1964 Ferrari 250 GT Lusso

1964 Ferrari 250 GT Lusso

Any list of the greatest cars ever has to include a Ferrari 250 GT. Trouble is, almost all are stratospherically expensive, up to and including the world’s most valuable car, the 250 GTO. Within our £1.5 million price cap, there’s a choice of just two 250 GTs: the GTE 2+2 or the GT Lusso. Considering it’s possibly the most beautiful Ferrari ever made, the GT Lusso seems unfairly undervalued. In fact, we’d go as far as to say it’s our favourite road-going Ferrari GT of all time.

Ferrari 250 GT Lusso Dressed to Thrill

The 250 GT Lusso was the very last pure road-going model in the legendary 250 GT series that started in 1954. The ‘GT/L’ made its debut at the 1962 Paris Salon and lasted in production for less than two years. As its ‘Lusso’ tag implied, this was essentially the street version of the 250 GT SWB Berlinetta. Other than lacking a competition pedigree, the GT Lusso has absolutely everything going for it. It starts with that shape. Approach it from any angle and you’re rewarded with curves that glide seamlessly one into another; it’s worth walking right around the car to admire how it evolves like a masterful Shakespearean plot. It has harmony and balance, for sure, but also keen drama thanks to its wide, low-set, racing-derived front grille, Kamm tail and aerodynamic boot lid lip.

1964 Ferrari 250 GT Lusso

Underneath, the Lusso benefits from sharing essentially the same specification as the legendary 250 GT SWB. That includes the 2400mm wheelbase tubular steel chassis, albeit with the engine mounted a little further forwards to increase cabin space. And what an engine: Colombo’s ‘short’ block 2953cc V12. Fitted with three twin-choke Weber 36 carbs, it was good for 240hp – almost as much as the SWB.

The suspension, brakes and steering are basically shared with the 250 GT SWB, too: coil springs and wishbones up front, rigid rear end with leaf springs and radius arms and four-wheel Dunlop disc brakes. But two rear suspension upgrades were taken straight from the 250 GTO racer: a Watt’s linkage and concentric springs around the dampers, endowing it with great surefootedness. Today we have the pleasure and privilege of driving James Needham’s stupendous example, beautifully cared for by Barkaway’s. Open the door and you’re enticed into a cabin that looks and feels amazing. Nestling into the deep bucket seats, you’re struck by the unusual dash layout: speedo and rev counter nestling in large binnacles in the centre of the facia, angled deliciously towards you.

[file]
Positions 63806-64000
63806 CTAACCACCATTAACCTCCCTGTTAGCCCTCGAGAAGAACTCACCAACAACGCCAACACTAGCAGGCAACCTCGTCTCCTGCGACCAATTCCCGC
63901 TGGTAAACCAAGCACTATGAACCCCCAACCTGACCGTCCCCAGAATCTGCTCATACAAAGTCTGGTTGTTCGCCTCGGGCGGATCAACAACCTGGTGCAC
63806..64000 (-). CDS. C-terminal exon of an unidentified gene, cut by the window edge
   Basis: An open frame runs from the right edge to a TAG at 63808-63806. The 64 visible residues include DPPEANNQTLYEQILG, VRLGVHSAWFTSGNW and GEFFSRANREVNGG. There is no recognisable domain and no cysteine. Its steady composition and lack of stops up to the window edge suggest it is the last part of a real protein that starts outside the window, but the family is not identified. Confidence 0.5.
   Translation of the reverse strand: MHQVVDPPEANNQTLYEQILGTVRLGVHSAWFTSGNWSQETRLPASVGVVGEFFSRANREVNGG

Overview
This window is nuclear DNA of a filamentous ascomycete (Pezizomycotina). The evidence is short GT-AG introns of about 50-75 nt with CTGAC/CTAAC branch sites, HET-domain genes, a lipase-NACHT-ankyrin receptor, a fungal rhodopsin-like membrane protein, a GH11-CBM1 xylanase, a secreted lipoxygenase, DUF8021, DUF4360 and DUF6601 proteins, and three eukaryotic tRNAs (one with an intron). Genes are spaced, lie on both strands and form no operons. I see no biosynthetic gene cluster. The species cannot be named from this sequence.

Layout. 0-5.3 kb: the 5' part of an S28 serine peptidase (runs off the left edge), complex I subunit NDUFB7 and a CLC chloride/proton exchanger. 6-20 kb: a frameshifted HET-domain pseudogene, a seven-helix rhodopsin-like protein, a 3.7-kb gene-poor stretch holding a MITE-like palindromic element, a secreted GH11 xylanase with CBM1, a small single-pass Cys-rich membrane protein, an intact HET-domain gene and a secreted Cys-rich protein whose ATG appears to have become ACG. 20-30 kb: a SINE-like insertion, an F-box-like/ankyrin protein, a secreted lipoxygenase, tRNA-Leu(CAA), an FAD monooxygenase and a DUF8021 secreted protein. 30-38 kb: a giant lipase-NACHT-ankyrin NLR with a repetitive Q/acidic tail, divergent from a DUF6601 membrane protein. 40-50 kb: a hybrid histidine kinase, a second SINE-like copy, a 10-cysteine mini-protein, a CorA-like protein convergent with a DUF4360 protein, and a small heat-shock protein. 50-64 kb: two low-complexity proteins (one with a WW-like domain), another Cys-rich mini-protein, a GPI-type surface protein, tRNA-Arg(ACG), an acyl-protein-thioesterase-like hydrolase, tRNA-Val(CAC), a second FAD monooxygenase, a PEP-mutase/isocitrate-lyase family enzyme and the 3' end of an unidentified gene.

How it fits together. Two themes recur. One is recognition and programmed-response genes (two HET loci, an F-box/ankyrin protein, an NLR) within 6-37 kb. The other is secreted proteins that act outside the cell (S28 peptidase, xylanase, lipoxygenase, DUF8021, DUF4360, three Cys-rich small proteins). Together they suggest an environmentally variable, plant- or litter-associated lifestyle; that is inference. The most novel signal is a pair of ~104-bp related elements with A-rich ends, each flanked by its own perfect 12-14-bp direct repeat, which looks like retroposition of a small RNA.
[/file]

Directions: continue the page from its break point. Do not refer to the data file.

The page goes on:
1964 Ferrari 250 GT Lusso - interior / engine V12

Grasp the wood-rimmed aluminium steering wheel, turn the key, press the black start button and the sound of the V12 instantly transports you to some Tuscan dreamscape. A super-short stroke of 58.8mm endows the V12 with supreme smoothness and a free-revving feel. It’ll go all the way to 7500rpm, ever evolving as the revolutions rise, the exhaust note becoming deeper, the carbs more vocal, before it hits a super-sweet zone at 4500rpm, when everything gels into one intoxicating, symphonic, mechanical delight. The Lusso can reach 60mph in 7.5 seconds and top out at 150mph – and it genuinely feels fast, even today. A real highlight is the four-speed all-synchromesh gearbox, which feels so positive from first right through to fourth, the mechanical action of the lever so tactile. Considering the unsophisticated leafsprung rear axle, the Lusso’s handling is beautifully engaging. That short wheelbase and even weight distribution make it innately balanced; there’s mild understeer at low speeds, but as the pace increases, so does the handling neutrality. Tickling the throttle, oversteer is superbly predictable. The worm-and-sector steering is hefty but accurate. You instantly understand why contemporary racing drivers loved this car so much, despite its ‘luxe’ marketing. Like we said, this is our favourite Ferrari GT of all.

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